John Glen MP: The real challenge of innovation lies within the NHS
I was pleased on Monday to read “Innovation, Health and Wealth”, the report of the review into innovation in the health service led by Sir Ian Carruthers. In October I called for a debate in Westminster Hall on the subject of innovation in the NHS. The statement by the Secretary of State for Health, Andrew Lansley MP, made clear that the government appreciate the value and importance of innovation to the future of the UK’s health service. As the Carruthers report explains, innovation in the NHS has the capacity both to save lives and drive up standards of care in the health service, but also to promote efficiency and reduce the cost burden of treatments and procedures.
I argued in October that the current processes to capitalise on innovation are simply not quick enough, and there are insufficient incentives and mechanisms to innovate. The recommendations of the Carruthers report are very welcome and will go some way to addressing this. The shared savings formula and a system of payment for outcomes act will develop real incentives to innovate. The focus on making the uptake of innovation “quicker and smarter” - by developing close relationships between industry, the Medical Research Council, and the Technology Strategy board, and introducing processes to fast-track NICE-approved treatments onto the hospital floor - is also particularly welcome.
I was particularly interested in Andrew Lansley’s recognition of a new prevailing research model, based upon collaboration, early clinical trials, and a willingness to outsource. I have two observations to offer on this theme that should complement and extend the reforms outlined on Monday.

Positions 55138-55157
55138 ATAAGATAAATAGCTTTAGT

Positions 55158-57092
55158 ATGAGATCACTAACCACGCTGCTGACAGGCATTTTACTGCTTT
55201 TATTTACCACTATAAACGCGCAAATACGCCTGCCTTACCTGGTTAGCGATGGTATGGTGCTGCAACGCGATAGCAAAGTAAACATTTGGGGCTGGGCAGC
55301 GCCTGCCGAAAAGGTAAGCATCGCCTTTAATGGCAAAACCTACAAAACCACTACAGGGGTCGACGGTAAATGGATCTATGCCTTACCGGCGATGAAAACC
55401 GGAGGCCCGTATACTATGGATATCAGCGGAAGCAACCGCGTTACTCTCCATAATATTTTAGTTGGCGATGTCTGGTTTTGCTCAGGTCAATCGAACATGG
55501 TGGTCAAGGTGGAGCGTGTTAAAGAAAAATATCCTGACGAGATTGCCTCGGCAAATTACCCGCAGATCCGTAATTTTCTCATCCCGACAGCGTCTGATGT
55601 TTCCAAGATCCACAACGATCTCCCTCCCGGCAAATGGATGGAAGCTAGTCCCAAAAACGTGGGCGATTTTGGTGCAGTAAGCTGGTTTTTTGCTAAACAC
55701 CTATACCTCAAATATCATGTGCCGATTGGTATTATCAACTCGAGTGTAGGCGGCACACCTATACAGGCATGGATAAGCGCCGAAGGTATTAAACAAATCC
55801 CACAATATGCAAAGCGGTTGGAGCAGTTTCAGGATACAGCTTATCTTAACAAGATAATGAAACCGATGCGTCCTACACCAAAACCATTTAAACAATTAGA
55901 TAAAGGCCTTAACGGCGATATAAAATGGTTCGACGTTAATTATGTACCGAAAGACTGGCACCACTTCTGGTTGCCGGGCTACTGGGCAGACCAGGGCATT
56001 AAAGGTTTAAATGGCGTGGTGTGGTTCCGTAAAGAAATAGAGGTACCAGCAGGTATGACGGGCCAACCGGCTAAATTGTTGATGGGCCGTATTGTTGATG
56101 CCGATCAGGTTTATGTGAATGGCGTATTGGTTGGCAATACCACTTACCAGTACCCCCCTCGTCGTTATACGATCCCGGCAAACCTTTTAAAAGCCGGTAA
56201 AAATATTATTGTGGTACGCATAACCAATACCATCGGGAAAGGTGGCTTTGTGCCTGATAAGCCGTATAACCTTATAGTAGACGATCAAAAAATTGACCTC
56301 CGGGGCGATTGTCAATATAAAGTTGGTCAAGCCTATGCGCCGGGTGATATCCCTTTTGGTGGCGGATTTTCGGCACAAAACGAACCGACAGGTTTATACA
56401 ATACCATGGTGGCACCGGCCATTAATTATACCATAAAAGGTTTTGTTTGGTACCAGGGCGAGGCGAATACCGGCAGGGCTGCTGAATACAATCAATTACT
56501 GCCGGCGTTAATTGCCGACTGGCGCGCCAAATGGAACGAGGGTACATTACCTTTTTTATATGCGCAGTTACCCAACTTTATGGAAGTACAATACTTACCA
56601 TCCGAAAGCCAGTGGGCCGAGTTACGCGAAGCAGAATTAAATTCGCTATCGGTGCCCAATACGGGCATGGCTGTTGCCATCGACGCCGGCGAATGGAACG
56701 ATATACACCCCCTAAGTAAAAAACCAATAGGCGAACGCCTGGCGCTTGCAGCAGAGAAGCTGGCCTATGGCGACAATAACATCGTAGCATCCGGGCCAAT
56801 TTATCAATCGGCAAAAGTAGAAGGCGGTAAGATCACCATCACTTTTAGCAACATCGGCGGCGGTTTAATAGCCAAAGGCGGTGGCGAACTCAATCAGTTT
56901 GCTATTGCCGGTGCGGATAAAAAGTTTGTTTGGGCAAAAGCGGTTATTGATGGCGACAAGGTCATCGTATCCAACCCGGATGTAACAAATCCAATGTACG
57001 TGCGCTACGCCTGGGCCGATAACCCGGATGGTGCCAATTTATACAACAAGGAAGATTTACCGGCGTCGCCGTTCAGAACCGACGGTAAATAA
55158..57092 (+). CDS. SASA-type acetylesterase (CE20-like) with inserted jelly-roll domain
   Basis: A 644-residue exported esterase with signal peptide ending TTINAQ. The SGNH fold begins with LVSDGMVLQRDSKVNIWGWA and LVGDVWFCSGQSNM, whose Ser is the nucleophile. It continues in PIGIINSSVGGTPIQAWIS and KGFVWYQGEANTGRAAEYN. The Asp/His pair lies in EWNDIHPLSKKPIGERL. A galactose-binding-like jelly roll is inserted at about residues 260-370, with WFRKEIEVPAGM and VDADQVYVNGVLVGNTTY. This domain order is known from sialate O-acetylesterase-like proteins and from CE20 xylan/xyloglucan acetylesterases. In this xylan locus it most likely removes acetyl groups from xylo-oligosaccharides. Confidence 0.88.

Second, if a modern research and innovation model is to succeed, we have to understand the crucial role of leadership. The Carruthers review focussed on Board-level leadership and specified commitments to promote innovation, but this needs to extend to a fundamental cultural change. The systematic exploitation and adoption of good ideas, and the ability to bring ideas to a point of commercial viability, should become “second nature”.
The review found that the chain from an initial idea to widespread use across the health service was too long. A fear of failing has stunted the adoption and promotion of innovative ideas. We need a culture in the health service that is not paralysed by a fear of failure, so that individuals are prepared and feel able to take risks, but also take responsibility. This is a central virtue of private enterprise that should find its way into the heart of the NHS.
The recommendations of the Carruthers review are a welcome start to tackling the challenge of innovation in the health service, but they should be complemented and extended by a focus on innovation within the NHS, and a creation of a culture that is not afraid of risk-taking or of possible failure. It is there that the greatest potential for efficiency and higher standards lies.